December 7, 2014 |
Dance Celebration favorite David Parsons came to town with his company, Parsons Dance, Thursday night for a run at the Annenberg Center and infused the audience with his playful spirit. The 1993 Bachiana showed early influences that Parsons took with him from his days in Paul Taylor's company. Lots of skipping steps, jumping jacks, a fractured Swan Lake quartet for the ladies and headstands for the guys that turned Bach's music on its head and left Sarah Braverman holding her partner by the ankles as if he were a giant fish she just caught.
March 19, 2014
IT'S NO SECRET that many members of the so-called millennial generation are struggling financially. They may be the first cohort to end up worse off than their parents. The sheer number of millennials - about 80 million - makes them a significant force in the U.S. economy. But many of them have trouble accurately answering basic personal-finance questions, spend more than they make and are worried about their debt, according to a new survey by the Investor Education Foundation of the Financial Industry Regulatory Authority.
October 27, 2013 |
The dances Paul Taylor has created over the last half-century evoke everything from lyrical romance to savage satire, frank eroticism, and slapstick humor. All were on display Thursday night as the Paul Taylor Dance Company opened its run at the Annenberg Center with a four-part program. Choreographed in 1979, Profiles is still a revelation, featuring complex, unexpected lifts and leans. Four dancers pose like ancient Egyptian statues, then leap at each other to form highly improbable two-person shapes.
October 25, 2013 |
After 60 years as one of America's most beloved dance makers, 83-year-old Paul Taylor could rest on his laurels. But he won't. Like his late peer Merce Cunningham and onetime mentor Martha Graham, Taylor has carved his own path in the genre and, as they did, continues creating new work well beyond the point at which many artists retire. In the 1950s and '60s, as others pioneered pure dance, abstract, or conceptual works, Taylor continued to choreograph work that was, and is, delighted to tackle narrative, emotion, humor, and sheer beauty.
November 22, 2010 |
Doris Zimmermann Taylor, 96, of Haverford, librarian emeritus of the Federal Reserve Bank of Philadelphia, died Monday, Nov. 15, at Bryn Mawr Hospital. After joining the research department of the Federal Reserve Bank in 1944, Mrs. Taylor edited the bank's in-house magazine and established "The Fed in Print," a national index to Federal Reserve Bank publications. In the 1950s, she curated "Coins of Bible Times," a traveling exhibit of coins from 700 B.C. to A.D. 325. Later, she pioneered the use of computers to produce library catalog cards, her great-nephew Ed Lawler said.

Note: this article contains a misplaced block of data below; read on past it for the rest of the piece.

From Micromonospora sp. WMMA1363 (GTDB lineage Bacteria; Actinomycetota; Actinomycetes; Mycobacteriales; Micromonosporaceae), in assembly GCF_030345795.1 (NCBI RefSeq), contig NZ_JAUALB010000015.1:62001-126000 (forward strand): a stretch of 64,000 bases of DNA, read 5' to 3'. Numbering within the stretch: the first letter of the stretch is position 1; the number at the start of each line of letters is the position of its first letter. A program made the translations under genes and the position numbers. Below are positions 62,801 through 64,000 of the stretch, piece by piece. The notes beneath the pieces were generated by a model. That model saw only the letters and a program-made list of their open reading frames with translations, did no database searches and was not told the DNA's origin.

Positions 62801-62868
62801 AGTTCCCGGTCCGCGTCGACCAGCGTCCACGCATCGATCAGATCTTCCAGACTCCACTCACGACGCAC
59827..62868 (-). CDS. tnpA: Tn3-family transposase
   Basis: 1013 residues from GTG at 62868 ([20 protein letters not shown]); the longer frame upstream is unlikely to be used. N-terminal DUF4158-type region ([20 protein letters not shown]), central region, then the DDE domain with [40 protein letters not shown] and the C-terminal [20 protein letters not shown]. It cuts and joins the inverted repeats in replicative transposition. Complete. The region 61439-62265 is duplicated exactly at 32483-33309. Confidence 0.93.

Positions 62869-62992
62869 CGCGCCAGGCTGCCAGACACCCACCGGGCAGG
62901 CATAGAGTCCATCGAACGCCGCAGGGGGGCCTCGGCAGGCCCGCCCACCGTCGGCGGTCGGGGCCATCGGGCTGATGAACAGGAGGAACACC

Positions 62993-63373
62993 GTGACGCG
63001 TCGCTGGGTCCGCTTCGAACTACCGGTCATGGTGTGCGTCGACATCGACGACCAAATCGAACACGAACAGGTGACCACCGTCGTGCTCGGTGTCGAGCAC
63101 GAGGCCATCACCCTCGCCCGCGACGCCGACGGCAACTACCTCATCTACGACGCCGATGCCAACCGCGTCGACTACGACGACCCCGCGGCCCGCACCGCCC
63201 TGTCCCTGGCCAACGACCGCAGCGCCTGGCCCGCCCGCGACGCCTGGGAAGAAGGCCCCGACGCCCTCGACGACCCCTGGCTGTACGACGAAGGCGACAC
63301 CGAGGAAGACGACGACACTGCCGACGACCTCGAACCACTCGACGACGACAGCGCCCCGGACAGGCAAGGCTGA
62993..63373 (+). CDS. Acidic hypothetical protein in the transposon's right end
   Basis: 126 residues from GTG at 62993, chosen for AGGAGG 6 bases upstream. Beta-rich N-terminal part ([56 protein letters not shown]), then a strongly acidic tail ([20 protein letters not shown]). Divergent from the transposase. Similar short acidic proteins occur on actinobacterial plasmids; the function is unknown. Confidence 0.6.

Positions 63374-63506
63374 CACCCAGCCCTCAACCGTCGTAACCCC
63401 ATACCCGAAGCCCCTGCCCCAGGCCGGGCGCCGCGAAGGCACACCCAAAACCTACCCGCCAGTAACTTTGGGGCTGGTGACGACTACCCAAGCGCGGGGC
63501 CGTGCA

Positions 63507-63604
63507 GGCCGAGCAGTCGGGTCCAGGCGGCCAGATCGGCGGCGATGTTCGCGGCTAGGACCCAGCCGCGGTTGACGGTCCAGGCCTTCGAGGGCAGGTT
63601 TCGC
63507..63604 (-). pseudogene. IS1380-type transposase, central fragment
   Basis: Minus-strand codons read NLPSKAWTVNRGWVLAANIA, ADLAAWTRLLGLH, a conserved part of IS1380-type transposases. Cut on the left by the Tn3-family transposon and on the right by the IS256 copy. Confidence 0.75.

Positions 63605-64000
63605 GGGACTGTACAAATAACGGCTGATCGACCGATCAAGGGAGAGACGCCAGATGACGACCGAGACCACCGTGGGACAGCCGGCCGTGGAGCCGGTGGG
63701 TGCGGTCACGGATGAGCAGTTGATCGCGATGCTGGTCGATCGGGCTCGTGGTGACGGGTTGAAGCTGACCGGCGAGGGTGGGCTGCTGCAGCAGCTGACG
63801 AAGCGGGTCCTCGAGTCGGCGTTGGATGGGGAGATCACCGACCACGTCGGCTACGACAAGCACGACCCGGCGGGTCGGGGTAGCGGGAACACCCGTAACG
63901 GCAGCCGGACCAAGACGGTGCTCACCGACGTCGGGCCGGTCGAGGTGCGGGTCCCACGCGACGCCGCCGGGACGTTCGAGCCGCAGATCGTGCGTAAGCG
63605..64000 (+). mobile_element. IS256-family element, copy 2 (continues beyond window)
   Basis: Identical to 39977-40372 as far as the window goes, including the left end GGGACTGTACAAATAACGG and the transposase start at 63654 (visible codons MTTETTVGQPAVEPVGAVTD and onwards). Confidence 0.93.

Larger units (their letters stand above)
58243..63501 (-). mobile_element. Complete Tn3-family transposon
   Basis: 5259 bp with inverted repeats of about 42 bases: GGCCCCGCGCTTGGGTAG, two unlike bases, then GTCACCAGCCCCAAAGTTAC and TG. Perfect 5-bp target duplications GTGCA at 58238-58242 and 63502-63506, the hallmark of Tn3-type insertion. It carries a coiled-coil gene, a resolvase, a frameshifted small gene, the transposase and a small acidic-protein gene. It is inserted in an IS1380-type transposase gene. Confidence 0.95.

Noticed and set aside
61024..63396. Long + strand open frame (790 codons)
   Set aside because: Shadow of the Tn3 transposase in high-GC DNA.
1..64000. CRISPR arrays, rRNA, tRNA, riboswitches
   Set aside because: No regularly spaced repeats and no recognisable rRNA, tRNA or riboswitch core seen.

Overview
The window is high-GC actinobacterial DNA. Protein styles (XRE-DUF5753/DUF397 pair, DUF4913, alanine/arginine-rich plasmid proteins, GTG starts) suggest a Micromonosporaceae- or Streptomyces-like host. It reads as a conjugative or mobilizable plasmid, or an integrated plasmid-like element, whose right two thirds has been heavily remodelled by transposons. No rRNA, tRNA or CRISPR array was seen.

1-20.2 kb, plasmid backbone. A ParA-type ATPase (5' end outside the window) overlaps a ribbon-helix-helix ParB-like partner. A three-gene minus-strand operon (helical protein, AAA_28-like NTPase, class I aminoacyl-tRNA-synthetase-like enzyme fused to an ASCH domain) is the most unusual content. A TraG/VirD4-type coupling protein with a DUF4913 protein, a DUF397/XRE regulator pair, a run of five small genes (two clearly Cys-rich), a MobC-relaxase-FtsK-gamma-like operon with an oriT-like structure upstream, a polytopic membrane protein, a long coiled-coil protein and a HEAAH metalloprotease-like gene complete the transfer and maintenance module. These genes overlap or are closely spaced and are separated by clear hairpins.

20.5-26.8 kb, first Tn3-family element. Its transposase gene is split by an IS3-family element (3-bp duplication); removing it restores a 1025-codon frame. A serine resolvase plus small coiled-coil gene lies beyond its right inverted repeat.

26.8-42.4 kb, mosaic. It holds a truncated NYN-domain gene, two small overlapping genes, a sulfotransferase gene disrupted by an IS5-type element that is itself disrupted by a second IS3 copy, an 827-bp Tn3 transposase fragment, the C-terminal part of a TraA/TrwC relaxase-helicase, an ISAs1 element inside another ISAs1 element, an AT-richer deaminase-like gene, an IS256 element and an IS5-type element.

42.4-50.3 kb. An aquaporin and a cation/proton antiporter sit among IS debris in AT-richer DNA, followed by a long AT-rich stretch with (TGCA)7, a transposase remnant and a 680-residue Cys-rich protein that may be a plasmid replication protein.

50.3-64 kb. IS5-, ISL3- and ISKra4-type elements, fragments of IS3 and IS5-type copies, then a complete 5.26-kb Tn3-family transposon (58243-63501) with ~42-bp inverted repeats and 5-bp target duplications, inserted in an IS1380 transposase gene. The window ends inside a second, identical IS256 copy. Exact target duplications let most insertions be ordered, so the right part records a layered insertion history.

September 10, 2010 |
It may seem odd in this economy, but here comes the richest, most varied fall dance season in a few years. With music by Philip Glass and film overlay by Sol LeWitt, Lucinda Childs? black-and-white modern classic Dance powered through town over the weekend as part of the Live Arts Festival, but two of her reconstructed works will be here next month. A seismic shift from Childs? minimalist work in concept, color, music, and choreography, David Parsons? exhilarating Remember Me comes in December.
June 7, 2008 |
A world without Lisa Viola dancing in it is unthinkable. But, in fact, this is her final season with the Paul Taylor Dance Company, which began a three-day run at the Annenberg Center on Thursday night. If you've never seen Viola onstage, where she is the master of everything from anguished stillness to slapstick humor, you have only two more chances to do so. But there are plenty of other reasons to see the Taylor troupe - the 15 other cast members, all of whom are wonderful, plus two-thirds of the choreography (for Thursday's Program A, which will be repeated at today's matinee; Program B will be shown tonight)
October 12, 2007 |
Last year, Pennsylvania Ballet had more than its share of ups and downs. For every lovely performance, there were many more with sloppy mistakes. It was frustrating to see so much potential tarnished so badly. My wish at the end of the season was for the dancers to come back in fall more polished and with a boost of confidence. They did. If Wednesday night's season opener was evidence of what's to come, the company's 44th season should be delightful. The dancers attacked the movement as they rarely did last year; the company as a whole looked upgraded.
March 9, 2004 |
You might wonder what the connection is between a rare appearance by Philadelphia dance legend Hellmut Gottschild and the bust-out dancing of the Silver-Brown Dance company, on a double bill that added up to one juicy evening at the Community Education Center. The answer is percussionist Toshi Makihara. This wizard of sonic improv performed a duet with Gottschild, and will be creating a work with Silver-Brown that will debut in New York and tour Japan next year. Gottschild, known for co-founding Group Motion and leading the old ZeroMoving Dance Company, is still a mellifluous and inventive mover.
April 8, 2003 |
Anyone who was both a tap dancer and a pilot must have his feet on the ground and his head in the air. As a tap dancer growing up in Brooklyn, F. Randolph Swartz - almost always called Randy - regularly appeared on television's Children's Hour. And before getting his pilot's license, he was a filmmaker, newspaper reporter and international ballet judge. Now an impresario, Swartz, 57, is celebrating his 20th anniversary as director of Dance Celebration, which he founded at the Walnut Street Theatre and copresents with Penn Presents at the Annenberg Center for the Arts.